Here in the Pacific Northwest, we are fortunate to work in a landscape of varied landforms – from volcanic peaks to wide valleys; from steep, forested hillsides to gently rolling savannas; from rapidly cascading mountain streams to meandering river floodplains. Our varied topography is an integral part of our forest ecosystems, influencing our climate, soils, water, plant life and fish habitat (Figure 1.1). As natural resource technicians, we are often called upon to assess the topography, and one of the common elements we measure is the slope of the land. How steep is the hillside? Does the slope drain to a stream? Are there cliffs or bluffs present? Field data collected by technicians lead to informed decisions about land management activities such as providing shade for streams, building roads or trails, and prescribing timber management operations.
Slope of the land is essentially the gradient or incline of the land. A steep slope refers to a sharp incline; a gentle slope refers to a slight incline. The steep, forested slopes in Figure 1.1 contrast with the gentler slope of the river’s path as it flows between them.
Driving down a highway you may see a road sign that reads “6% Grade” or “steep grade.” The grade of the road is essentially the slope of the road. The sign in Figure 1.2 indicates that the road descends at a 6% grade or a 6% slope.
A 6% slope means that the road elevation changes 6 feet for every 100 feet of horizontal distance (Figure 1.3).
Mathematically, slope is defined as “the rise over the run” (or the rise divided by the run), where rise equals change in elevation and run equals horizontal distance:
or or in this case:
To express slope as a percent slope, we simply multiply the slope fraction by 100. So, .06 = 6%
In our road example, the six foot change in elevation is the rise and the 100 foot horizontal distance of the road is the run. Driving uphill, we climb a +6% slope (Figure A below). Driving downhill, the “rise” is actually a “drop,” so we have a negative slope, or a downhill slope (Figure B below). When dealing with slope, a positive slope simply means uphill and a negative slope means downhill. A negative number does not mean “minus” as in algebraic expressions.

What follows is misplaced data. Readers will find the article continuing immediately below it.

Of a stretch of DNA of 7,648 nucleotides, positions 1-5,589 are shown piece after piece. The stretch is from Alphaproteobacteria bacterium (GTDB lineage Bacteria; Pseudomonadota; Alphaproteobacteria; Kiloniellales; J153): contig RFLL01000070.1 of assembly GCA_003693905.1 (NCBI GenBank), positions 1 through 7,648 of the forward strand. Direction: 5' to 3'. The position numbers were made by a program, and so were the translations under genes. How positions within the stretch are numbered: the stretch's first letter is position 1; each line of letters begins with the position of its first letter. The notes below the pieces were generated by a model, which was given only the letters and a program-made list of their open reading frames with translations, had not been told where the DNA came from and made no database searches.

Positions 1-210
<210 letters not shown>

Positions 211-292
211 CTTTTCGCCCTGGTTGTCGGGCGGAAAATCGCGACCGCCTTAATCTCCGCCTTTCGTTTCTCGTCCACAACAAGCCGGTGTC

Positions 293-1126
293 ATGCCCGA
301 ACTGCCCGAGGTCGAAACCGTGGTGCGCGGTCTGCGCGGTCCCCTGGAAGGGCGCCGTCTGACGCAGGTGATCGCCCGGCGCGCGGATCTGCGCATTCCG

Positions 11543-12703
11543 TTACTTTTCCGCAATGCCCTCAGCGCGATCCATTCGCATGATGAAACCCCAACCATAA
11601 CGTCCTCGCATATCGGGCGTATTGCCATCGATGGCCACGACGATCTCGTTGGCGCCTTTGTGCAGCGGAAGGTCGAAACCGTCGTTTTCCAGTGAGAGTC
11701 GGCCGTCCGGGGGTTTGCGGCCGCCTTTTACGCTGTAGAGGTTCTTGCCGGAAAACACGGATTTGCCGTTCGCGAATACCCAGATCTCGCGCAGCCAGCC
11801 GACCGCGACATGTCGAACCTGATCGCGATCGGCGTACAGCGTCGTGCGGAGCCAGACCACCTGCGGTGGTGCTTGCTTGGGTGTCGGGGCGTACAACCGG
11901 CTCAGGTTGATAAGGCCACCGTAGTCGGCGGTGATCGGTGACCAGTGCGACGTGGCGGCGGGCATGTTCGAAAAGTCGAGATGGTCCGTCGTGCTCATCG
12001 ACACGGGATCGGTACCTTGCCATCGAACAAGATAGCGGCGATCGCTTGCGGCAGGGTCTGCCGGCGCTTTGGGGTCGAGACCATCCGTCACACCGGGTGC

Note that the actual road distance is the hypotenuse of the illustrated slope triangle. Its length is called slope distance. Slope distance is always longer than the horizontal distance, or run. Applying the Pythagorean Theorem (a2 + b2 = c2) to this triangle, we can calculate the slope distance, or hypotenuse (c).
a2 + b2 = c2 where: 1002 + 62 = c2 10,036 = c2 ft.
a = horizontal distance or run (in this example 100 ft.)
b= change in elevation or rise (in this example 6 ft.)
c = road distance or slope distance (in this example 100.2 ft.)
We calculated a slope distance of 100.2 ft. for a run of 100 ft. As you can see from this example, in a forest, a 6% slope would be considered a gentle slope.
Note that %slope is unitless and proportional. Therefore, it can be applied to any unit of measure (inches, yards, centimeters, etc.) and to any length. For example, a 25% slope is simply a 25:100 ratio. The 25% slope below shows that for every inch of horizontal distance, the slope rises .25 inches. For every 10 centimeters of horizontal distance, the slope rises 2.5 cm, and for every 5 inches of horizontal distance, it rises 1.25 inches.
When writing field notes about a site, we include information about the slope of the land. Sometimes a rough estimate of the average slope is sufficient; sometimes detailed measurements of slope are required. For example, a site description might read:
“A timber cruise was conducted on 20 acres of mixed conifer forest …………Approximately half of the acreage was flat, on slopes ranging from 3-7%. The other half of the acreage was steeper; with southwest slopes 40-60%.”
This tells us much more about the site than simply stating that there were 20 acres of mixed forest. We would expect different soil conditions and different vegetation to be present on the different slopes, and therefore, perhaps different management. Let’s say, for example, that these 20 acres are to be logged in the near future. If this is so, the forester will have to plan where to place any new access roads, where to locate landings for yarding the logs and what type of harvesting equipment to use. He knows that the slope of any new spur roads should not exceed 10%, and a cable system should be used to haul logs up to landings on slopes greater than 30% (Figure 1.4).
Profiles may be run to get a detailed picture of the slope. When profiling a hillside, slope distances and %slope readings are taken where each major change in slope occurs (Figure 1.5). With this precise information, a logging system can be designed that will lift logs off the ground while yarding to reduce erosion.
Note that slopes can exceed 100%. When a slope equals 100%, it simply means that the rise is equal to the run. And although it certainly feels like you are climbing straight up on a 100% slope (pulling yourself up using roots and anything else you can grab), you are really walking up at a 45° angle, not a 90° angle.
If rise = run as illustrated above: 100%
100% slope = 45º angle slope
Other examples of where %slope is measured in natural resource settings include hiking trails and streams. Switchbacks on steep slopes reduce trail erosion and make hiking easier. Some trails are kept to 8% to comply with American with Disabilities Act (ADA) guidelines for wheelchair access.
Stream gradients vary, reflecting the terrain over which they flow at each stage of their journey to large rivers. Small tributaries often are the steepest, cascading down steep forested slopes at gradients of 60-100% slope or more. As streams merge downriver, the terrain often flattens out, and milder gradients of 3-10% slope may be measured (Figure 1.6).